What Are NFTs?
Non-fungible tokens (“NFTs”) is a term which made its way into mainstream media in early 2021. But what exactly are NFTs?In this article, we will discuss:
Understanding the Difference Between Fungible and Non-Fungible Items.
Benefits of NFTs.
NFT Use Cases.
Fungible vs Non-Fungible
To understand what NFTs are, we have to first understand the concept of fungibility. Fungibility refers to the interchangeability of an item with another. For example, if you lent your friend a $10 dollar note, you wouldn’t expect to receive the exact same note back as any other $10 dollar note would hold the same value.
Digitally, the concept of fungibility holds too. If you borrowed 1,000 in-game currencies from a friend, it doesn’t matter to them where you get the 1,000 from, as long as they receive the same amount back. Therefore, fungibility implies items holding equal value.
Non-fungible on the other hand means that items are unique and have differing qualities that affect individual value. The original Mona Lisa in the Louvre holds significant value over a print from the gift shop. You can’t claim to own or sell a print copy as the original because that is exactly what it is, a copy. It’s not authentic, does not hold the same provenance, and therefore holds a completely different value compared to the original.
In the digital world, Beeple auctioned off his NFT digital artwork “Everydays: The First 5000 days” for approximately $69 Million USD. Some might say “Beeple sold a JPEG file for $69 million, but I just simply copied and pasted it onto my computer and now I own the NFT too!” Not exactly. They are just owning a copy of the original digital artwork, the same concept that someone could own a print copy of the Mona Lisa. Therefore, while anyone can view and download a copy of Beeple’s NFT JPEG file on their devices, they do not own the original copy.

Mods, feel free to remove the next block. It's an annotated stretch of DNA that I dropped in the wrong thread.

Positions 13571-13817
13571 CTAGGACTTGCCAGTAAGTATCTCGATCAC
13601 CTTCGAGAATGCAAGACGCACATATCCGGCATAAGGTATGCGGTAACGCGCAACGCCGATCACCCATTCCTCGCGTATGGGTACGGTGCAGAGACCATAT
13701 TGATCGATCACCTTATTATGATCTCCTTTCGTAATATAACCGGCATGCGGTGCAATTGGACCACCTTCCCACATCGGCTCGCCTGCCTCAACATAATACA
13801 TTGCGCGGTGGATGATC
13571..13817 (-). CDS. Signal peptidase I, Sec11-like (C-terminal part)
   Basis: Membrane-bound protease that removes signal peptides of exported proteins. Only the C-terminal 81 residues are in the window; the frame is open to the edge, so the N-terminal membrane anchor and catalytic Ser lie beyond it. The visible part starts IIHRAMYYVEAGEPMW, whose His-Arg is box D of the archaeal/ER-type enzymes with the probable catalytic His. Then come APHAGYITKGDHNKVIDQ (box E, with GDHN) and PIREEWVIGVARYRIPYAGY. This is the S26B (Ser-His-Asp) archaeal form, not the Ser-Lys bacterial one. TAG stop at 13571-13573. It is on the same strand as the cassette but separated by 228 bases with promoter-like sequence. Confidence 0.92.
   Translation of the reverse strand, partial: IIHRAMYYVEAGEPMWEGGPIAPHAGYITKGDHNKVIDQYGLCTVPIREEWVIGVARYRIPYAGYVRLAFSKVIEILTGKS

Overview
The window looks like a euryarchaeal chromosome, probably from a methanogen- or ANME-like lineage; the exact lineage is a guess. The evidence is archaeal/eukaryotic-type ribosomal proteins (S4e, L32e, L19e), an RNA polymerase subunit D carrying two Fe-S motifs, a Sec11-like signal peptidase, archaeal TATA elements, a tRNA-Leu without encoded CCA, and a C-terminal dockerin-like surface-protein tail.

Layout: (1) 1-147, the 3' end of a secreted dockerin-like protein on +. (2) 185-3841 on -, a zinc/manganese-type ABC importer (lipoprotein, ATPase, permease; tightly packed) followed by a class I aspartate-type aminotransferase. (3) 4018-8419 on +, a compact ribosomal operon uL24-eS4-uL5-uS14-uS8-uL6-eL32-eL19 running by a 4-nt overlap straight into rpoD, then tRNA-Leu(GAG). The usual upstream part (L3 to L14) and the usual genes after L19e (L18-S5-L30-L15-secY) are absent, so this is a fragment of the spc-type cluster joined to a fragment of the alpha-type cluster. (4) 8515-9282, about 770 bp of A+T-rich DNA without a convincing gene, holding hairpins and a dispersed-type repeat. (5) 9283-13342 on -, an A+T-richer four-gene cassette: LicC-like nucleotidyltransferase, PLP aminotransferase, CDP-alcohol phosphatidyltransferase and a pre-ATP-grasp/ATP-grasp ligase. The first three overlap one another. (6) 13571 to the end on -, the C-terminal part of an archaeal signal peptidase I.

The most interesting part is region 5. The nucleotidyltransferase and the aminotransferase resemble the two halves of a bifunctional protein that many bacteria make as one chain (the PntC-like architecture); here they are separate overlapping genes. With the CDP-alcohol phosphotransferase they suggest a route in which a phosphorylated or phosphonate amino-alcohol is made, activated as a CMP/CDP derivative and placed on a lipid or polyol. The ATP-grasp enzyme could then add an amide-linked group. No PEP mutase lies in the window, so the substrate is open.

Benefits of NFTs
Buying and owning physical assets such as a valuable art piece, collector’s watch or a rare trading card is met with challenges such as verifying ownership, authenticity of the product and likelihood of physical deterioration. These problems are not something you have to even think about with NFTs as it is used to drive the adoption of digital collectibles. So what are NFTs and why do they matter?
Ownership is the basis of NFTs. NFTs are proof of ownership of digital assets — image, sound file or any other type of media. It uses blockchain technology; a decentralized digital ledger that documents transaction data, allowing for verification of ownership of the NFT. While anyone could claim they own an NFT after taking a screenshot or downloading it, they only own a copy and not the original because true ownership of the NFT is recorded on the blockchain.
Authenticity and Provenance